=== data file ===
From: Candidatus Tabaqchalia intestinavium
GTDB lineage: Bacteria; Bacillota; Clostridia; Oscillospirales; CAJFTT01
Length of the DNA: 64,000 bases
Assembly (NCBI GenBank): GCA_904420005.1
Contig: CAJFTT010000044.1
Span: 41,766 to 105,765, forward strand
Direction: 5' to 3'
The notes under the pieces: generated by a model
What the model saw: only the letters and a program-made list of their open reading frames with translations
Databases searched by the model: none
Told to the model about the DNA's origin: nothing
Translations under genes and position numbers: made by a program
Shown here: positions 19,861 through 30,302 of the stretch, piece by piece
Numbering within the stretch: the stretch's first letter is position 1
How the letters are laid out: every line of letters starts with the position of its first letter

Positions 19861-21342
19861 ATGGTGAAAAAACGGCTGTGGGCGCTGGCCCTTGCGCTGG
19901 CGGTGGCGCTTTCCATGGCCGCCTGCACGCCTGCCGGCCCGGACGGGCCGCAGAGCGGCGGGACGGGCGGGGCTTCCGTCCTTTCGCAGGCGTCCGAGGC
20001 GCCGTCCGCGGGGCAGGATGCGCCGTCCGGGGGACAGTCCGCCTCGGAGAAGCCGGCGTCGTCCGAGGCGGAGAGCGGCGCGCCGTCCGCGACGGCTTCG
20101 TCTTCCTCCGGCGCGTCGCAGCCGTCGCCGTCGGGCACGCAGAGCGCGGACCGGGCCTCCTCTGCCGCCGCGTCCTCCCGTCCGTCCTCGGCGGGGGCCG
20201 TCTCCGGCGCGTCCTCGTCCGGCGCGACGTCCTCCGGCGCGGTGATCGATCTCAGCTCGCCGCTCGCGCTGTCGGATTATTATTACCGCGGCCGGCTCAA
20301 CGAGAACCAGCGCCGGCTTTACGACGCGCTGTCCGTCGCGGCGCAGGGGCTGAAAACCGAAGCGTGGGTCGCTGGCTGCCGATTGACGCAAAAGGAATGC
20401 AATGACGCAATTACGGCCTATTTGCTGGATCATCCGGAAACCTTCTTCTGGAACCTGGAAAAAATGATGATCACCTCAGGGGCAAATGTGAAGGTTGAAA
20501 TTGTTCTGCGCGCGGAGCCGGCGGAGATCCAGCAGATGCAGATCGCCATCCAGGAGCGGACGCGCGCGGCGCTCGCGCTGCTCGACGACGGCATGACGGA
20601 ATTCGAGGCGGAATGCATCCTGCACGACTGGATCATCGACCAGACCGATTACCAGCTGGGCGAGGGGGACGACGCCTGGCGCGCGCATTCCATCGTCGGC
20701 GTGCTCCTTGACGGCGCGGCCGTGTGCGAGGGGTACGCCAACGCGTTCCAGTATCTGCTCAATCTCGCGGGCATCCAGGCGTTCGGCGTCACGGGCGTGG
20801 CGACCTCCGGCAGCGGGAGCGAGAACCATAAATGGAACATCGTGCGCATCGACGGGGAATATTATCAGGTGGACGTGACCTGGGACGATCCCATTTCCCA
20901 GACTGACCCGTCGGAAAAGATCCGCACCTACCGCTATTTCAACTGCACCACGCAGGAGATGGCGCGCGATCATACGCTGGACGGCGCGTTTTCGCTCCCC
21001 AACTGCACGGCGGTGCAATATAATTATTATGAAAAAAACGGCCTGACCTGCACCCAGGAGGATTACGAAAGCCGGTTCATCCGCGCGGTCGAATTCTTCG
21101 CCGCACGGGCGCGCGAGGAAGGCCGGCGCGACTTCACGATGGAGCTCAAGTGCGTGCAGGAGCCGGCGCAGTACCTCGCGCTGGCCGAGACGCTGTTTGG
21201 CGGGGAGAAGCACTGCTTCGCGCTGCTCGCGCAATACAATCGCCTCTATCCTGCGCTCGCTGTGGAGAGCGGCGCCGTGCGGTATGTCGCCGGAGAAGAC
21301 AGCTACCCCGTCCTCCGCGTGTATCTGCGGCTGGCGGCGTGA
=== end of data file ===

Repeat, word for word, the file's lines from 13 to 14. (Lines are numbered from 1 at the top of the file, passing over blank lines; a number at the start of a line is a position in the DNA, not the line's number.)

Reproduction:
Shown here: positions 19,861 through 30,302 of the stretch, piece by piece
Numbering within the stretch: the stretch's first letter is position 1